June 7, 2006

At the Crossroads
 Reconciling the twin Punjabi scripts

Punjabis reside at both sides of the border between India and Pakistan. But they settle down wherever they find the environment congenial. Away from  home, it is the language they speak that binds them together. Punjabi language manifests their cultural background and this factor creates bonhomie among them.
 There is a hiatus of script between the Punjabi speaking people on both the sides of the border and elsewhere. Conversation is unhampered but the written word in Gurmukhi and Shahmukhi scripts creates the problem. There is a need to learn both the scripts so as to be in touch with the corpus of  Punjabi literature. The Punjabi Diaspora converses in Punjabi but for the writing, either of the two scripts is used. Even then the terminology used in Gurmukhi script and the Shahmukhi script creates problems.
 'Sanjh', a Punjabi quarterly published simultaneously from Ludhiana and Lahore has stepped in, with its inaugural issue (April, May and June, 2007), to serve as a bridge between the two scripts. The journal published in Ludhiana is in Gurmukhi script and the one published in Lahore is in Shahmukhi script. The material is same in both the versions and there is also no change in the board of Editors. The stress is on streamlining the Punjabi language by eliminating unfamiliar Urdu and Hindi words. The reading  needs be smooth when the written word in both the scripts is the same.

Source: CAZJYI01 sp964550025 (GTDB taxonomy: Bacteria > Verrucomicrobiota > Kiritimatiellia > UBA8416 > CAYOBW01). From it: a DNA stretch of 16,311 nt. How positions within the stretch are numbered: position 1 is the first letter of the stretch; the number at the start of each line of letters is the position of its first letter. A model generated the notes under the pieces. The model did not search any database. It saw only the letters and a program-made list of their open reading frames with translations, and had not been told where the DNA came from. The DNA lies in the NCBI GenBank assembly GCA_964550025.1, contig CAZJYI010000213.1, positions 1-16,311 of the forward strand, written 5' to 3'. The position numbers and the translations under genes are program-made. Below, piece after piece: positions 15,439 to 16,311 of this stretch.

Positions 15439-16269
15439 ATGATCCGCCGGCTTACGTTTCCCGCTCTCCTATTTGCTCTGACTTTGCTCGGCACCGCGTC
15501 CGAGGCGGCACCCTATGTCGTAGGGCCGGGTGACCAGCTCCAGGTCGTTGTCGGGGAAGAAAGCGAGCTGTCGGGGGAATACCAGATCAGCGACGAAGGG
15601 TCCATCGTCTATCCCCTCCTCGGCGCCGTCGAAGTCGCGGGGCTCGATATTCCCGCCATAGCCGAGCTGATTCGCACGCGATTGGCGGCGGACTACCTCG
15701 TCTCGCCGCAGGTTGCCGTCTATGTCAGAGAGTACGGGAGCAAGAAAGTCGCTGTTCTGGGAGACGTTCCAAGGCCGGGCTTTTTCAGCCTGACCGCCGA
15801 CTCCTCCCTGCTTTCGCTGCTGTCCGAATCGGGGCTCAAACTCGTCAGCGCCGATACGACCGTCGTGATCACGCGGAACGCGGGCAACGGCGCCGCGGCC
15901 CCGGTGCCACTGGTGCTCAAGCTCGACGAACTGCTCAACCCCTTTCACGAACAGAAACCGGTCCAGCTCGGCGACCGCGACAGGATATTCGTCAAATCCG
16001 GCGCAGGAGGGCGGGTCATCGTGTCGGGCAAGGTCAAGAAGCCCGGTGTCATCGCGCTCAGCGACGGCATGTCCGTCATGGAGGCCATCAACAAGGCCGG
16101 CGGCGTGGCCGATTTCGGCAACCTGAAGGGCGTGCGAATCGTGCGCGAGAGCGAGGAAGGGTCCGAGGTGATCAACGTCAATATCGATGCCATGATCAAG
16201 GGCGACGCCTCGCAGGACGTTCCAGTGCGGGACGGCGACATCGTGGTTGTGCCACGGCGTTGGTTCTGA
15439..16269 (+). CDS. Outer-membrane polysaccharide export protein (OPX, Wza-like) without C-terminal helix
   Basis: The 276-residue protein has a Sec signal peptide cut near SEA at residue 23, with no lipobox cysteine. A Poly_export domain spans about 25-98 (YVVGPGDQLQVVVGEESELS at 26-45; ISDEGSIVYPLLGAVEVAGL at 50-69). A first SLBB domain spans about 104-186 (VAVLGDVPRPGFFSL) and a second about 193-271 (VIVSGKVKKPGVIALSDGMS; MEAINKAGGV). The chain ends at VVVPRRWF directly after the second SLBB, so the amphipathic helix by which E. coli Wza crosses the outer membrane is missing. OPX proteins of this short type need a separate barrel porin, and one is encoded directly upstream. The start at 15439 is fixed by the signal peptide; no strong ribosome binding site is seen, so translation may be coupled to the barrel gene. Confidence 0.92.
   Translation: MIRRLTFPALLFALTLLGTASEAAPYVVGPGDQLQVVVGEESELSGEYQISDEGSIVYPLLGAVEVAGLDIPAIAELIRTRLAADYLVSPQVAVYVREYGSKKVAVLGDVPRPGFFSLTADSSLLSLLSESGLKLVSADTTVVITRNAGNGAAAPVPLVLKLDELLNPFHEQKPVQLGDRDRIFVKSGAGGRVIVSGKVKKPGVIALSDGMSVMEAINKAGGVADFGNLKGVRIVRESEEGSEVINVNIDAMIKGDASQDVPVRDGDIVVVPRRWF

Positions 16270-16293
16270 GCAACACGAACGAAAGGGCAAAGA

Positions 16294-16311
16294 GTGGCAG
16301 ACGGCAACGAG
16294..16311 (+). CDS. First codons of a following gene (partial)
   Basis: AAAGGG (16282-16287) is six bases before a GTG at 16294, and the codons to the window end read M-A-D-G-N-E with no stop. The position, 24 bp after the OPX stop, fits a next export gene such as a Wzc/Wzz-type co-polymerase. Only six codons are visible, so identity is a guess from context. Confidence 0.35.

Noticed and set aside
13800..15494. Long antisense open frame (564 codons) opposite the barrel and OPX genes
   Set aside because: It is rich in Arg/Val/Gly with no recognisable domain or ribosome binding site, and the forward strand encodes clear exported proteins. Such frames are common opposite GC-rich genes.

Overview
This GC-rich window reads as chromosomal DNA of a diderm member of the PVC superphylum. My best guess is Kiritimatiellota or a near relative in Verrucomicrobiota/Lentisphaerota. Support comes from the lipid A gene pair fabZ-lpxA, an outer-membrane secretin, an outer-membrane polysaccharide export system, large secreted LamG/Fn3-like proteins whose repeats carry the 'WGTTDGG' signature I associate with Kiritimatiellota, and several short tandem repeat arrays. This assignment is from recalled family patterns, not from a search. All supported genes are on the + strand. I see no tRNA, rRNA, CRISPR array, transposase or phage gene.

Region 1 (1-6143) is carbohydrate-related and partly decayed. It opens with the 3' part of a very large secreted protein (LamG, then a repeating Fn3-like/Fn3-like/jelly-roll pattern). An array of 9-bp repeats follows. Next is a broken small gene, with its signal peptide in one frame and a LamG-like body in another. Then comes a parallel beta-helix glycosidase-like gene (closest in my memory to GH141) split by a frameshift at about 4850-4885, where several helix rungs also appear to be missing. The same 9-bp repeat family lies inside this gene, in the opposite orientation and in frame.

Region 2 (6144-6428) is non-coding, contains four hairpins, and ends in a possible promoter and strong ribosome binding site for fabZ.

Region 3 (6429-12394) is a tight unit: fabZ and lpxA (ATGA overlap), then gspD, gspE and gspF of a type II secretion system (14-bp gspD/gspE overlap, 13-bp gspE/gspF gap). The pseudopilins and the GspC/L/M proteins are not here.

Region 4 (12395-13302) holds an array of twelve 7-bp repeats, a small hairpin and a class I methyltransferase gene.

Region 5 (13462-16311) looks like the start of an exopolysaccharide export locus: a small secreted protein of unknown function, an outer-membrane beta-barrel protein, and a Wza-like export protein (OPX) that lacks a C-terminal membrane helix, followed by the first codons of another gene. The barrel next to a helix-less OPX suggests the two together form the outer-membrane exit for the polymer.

The managing editor of 'Sanjh', Safir Rammah is coordinator of Academy of the Punjab in North America. His editorial team includes well-known Punjabi litterateurs, including Ludhiana-based Dr Jagtar Dhiman and Dr Manu Sharma Sohal. Dr Dhiman composes poems in English and writes imaginative prose  composition in Punjabi. He is also adept at rendering English into Punjabi and vice versa. Dr Sohal is a creative writer as well as a researcher. Her doctoral thesis presents a comparative study of the Punjabi poetry of Shiv  Kumar Batalvi and the Hindi poetry of Gopal Das Niraj from the viewpoint of the mystique of death. Dr Jagtar and Dr Manu are coordinators of Punjabi Culture Study Circle International.
 The other two editors of 'Sanjh', Javed Boota and Anant Kaur, are based in USA. Pakistan-based associate editors are Mohammad Asif Raza and Sajid Nadeem.
 The symbolic cover design of 'Sanjh' is by the renowned artist Sabir Nazar,  who is with the 'Daily Times' and the 'Friday Times', Lahore.
 'Sanjh' is a purely literary journal and its inaugural issue carries articles, poems, short stories, travelogues and 'in memoriam' notices.  Significantly, the line quoted under the title of 'Sanjh' - 'Bulhe Shah asan
 marna nahin'. (Bulhe Shah, we are not destined to die) highlights its theme.  The underlying meaning indicates the restoration of peace in South Asia by  reviving Punjabi culture that stands for amity.
 It is pertinent to mention another Punjabi literary quarterly, 'Punjabi Alam',  from Chandigarh that has made its mark with its second issue. This journal  is also published in twin-scripts, Gurmukhi as well as Shahmukhi, and it lays stress on the need of learning both the scripts. 'Sanjh' too shares this laudable aim but, at the same time, its focus is on bringing together all Punjabis of the world under the banner of their composite culture. -
 N.S. Tasneem

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